Sustainability should be the true measure of US creditworthiness

Had Standard & Poor’s factored in overconsumption of natural resources, the US would have faced a downgrade years ago

Heavy traffic on an LA freeway

Gas-guzzlers: cars crawl along an LA freeway. Photograph: Robert Landau/Corbis

Standard & Poor’s historic downgrading of the US’s creditworthiness delivers a righteous judgment on the state of American politics. What many missed amid the fallout, however, is that the rating agency astonishingly failed to raise even an eyebrow over the terrible state of its bloated, unsustainable economy.

The US Treasury has since been quick to point out an alleged $2 trillion maths error in S&P’s calculations. Yet the failure of S&P, and indeed the other major rating agencies, to measure what really counts in shaping new economies for the 21st century passed unremarked. After all, the fundamentals of the US economy remain mired in the practice of overconsumption, under-investment in public infrastructure and services, and an unsustainable environmental footprint.

Rating agencies exist in order to provide a view of the future creditworthiness of borrowers. Yet today’s mainstream ratings simply do not count the underlying sustainability of the economies in question, be they companies, cities or countries. Sustainability geeks all know the numbers. The United Nations Environment Programme estimates, for example, that annual environmental costs from global human activity already amounted to $6.6tn in 2008, equivalent to 11% of global GDP. Our current economic model, exemplified by the US, is building wealth on quicksand.

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See Also “Economists Find Flaws in Federal Estimate of Climate Damage

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4 Responses to Sustainability should be the true measure of US creditworthiness

  1. David Wilson says:

    ‘years ago’ Alan (?) say … 30 years and more, surely it merits at least a ‘decades ago’ 🙂

    (for example, E.F Schumacher in 1973:

  2. Alan Burke says:

    You might like to visit my “Economics” page including:

    NewScientist, 17 Nov. 2008: Prophesy of economic collapse ‘coming true’

    Do you remember “The Limits To Growth” commissioned by “The Club Of Rome” and published in 1972? Do you also remember how it was pooh-poohed by economists? A recent study shows just how accurate their “Standard Run” of the model developed at MIT is to the reality over the past 30 years or so. There’s an overview here from “NewScientist” and the paper, by Graham Turner, is here.

    From the NewScientist, 17 Nov. 2008:
    Things may seem bad now – with fears of a world recession looming – but they could be set to get much worse. A real-world analysis of a controversial prediction made 30 years ago concludes that economic growth cannot be sustained and we are on track for serious economic collapse this century. In 1972, the seminal book Limits to Growth by a group called the Club of Rome claimed that exponential growth would eventually lead to economic and environmental collapse. The group used computer models that assessed the interaction of rising populations, pollution, industrial production, resource consumption and food production. Most economists rubbished the book and its recommendations have been ignored by governments, although a growing band of experts today continues to argue that we need to reshape our economy to become more sustainable. Now Graham Turner at the Commonwealth Scientific and Industrial Research Organisation (CSIRO) in Australia has compared the book’s predictions with data from the intervening years.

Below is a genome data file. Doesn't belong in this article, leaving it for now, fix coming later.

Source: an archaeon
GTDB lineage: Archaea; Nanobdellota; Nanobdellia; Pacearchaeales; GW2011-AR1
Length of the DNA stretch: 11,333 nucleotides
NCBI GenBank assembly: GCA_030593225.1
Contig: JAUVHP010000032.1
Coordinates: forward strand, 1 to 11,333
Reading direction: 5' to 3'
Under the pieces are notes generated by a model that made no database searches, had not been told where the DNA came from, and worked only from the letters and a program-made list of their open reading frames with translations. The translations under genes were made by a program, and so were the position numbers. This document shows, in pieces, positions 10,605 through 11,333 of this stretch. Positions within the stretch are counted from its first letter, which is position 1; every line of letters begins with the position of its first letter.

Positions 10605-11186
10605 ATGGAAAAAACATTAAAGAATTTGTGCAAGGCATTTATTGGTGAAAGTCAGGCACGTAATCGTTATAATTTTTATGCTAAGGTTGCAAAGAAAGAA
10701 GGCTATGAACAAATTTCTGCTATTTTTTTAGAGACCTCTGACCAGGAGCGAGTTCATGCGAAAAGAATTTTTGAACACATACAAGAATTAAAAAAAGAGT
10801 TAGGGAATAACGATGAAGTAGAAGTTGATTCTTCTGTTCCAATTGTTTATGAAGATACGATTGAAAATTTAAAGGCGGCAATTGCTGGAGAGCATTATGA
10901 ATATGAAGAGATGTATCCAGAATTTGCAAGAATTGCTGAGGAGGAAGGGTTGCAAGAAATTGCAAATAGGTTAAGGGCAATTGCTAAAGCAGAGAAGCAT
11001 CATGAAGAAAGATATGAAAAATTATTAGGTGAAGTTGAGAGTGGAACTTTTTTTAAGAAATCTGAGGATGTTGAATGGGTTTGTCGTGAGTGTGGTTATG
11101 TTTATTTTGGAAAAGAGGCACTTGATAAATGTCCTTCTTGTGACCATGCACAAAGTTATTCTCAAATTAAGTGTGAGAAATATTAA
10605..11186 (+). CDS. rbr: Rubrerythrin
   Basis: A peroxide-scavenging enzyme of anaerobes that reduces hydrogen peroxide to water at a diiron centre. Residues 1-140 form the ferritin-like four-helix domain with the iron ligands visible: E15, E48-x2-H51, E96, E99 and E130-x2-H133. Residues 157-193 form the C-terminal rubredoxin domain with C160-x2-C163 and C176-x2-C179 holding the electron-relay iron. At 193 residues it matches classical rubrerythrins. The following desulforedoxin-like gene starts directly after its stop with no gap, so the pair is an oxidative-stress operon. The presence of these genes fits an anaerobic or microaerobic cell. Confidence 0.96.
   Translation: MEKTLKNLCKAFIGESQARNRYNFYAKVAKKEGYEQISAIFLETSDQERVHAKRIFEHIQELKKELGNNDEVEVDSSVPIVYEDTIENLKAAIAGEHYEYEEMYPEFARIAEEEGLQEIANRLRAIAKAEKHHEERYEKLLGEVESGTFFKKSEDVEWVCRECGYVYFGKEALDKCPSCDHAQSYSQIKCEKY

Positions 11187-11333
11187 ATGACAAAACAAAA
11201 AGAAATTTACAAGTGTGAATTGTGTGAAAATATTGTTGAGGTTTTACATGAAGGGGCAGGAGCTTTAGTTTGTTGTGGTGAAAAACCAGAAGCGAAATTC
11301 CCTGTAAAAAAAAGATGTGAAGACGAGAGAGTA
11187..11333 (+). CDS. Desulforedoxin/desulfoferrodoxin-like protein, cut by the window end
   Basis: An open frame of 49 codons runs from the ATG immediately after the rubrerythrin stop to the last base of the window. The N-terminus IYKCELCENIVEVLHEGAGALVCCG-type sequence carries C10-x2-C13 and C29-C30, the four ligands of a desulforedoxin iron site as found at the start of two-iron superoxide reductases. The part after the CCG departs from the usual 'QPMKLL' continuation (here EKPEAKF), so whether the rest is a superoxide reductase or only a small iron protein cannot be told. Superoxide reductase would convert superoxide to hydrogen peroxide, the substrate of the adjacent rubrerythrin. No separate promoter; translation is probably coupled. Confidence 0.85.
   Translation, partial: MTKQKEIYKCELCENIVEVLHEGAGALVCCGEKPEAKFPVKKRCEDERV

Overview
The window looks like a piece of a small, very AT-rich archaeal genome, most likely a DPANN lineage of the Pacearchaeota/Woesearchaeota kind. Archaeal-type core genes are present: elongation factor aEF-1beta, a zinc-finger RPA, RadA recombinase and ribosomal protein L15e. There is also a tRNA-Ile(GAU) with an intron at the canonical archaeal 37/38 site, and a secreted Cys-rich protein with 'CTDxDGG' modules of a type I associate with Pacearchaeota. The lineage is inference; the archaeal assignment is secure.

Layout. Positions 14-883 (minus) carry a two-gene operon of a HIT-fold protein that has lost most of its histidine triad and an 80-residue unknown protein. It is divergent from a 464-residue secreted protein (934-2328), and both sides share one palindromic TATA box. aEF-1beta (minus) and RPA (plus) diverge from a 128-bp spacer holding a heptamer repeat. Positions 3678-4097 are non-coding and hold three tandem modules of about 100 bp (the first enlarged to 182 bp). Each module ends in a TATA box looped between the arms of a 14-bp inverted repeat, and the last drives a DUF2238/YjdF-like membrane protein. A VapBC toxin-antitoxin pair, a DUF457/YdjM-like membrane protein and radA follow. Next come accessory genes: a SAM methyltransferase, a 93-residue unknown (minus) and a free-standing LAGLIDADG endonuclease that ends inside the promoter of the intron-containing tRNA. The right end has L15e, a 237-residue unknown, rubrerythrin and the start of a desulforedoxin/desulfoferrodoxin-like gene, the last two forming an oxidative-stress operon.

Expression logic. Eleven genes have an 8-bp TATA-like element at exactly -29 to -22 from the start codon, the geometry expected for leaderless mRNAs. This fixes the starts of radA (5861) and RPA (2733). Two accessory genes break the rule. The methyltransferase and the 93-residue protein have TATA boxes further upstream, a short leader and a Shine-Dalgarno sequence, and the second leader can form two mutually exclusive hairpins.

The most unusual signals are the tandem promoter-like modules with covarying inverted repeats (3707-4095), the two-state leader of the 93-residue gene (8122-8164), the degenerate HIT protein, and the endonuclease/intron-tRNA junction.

Listen to his podcast Examining the limits to growth in MP3 format here.

    (Visit my page for all of the links)

  3. David Wilson says:

    I know it is a book (doh!) and I presumed you would be familliar with it – unfortunately this pdf copy has many words hypenated in error, so it isn’t very useful for searching – and who would even think of reading a book on line (!), but – well ok, if you have not read it Alan (which I can hardly believe) you certainly should, there are cheap copies at Abe’s ( )

    I posted it in reference to sustainability which he discusses

    Schumacher ended his book with a plea for reconsideration of the cardinal virtues: prudentia, justitia, fortitudo, temperantia – these words are unfortunately soiled by long association with the Vatican, and have been further devalued in the ongoing drift towards doublethink (where it is the Justice branch that murders Robert Dziekanski), but they still have currency – I admire Schumacher, he spent much of his life as an ecomomist for the British Coal Board and must have known very well what cognitive dissonance feels like, one of the chapters deals with nuclear energy and his arguments were true then and are still true

    the last sentence of Limits to Growth is, “The crux of the matter is not only whether the human species will survive, but even more whether it can survive without falling into a state of worthless existence.” I have been wondering what they could have meant by ‘worthless existence’ for a long time now … not a misspent youth I don’t think 🙂

    the business of arguing that the 1972 MIT results have (or have not) proven true is somewhat like christians who go looking for a historical Christ – it is difficult to determine (especially considering the state of modelling software in 1972, which I believe both you and I know something about) and probably irrelevant in the end since as I hear regularly from Real Climate, the models we have now are laying it out plainer and plainer

    2015, we turn CO2e emissions around by then or we’re cooked – that’s how I read it, Harper should be running out of rope at that point but too late

    did you read Gwynne Dyer on ‘The Food Bubble’? definitely worth a look –

    be well,

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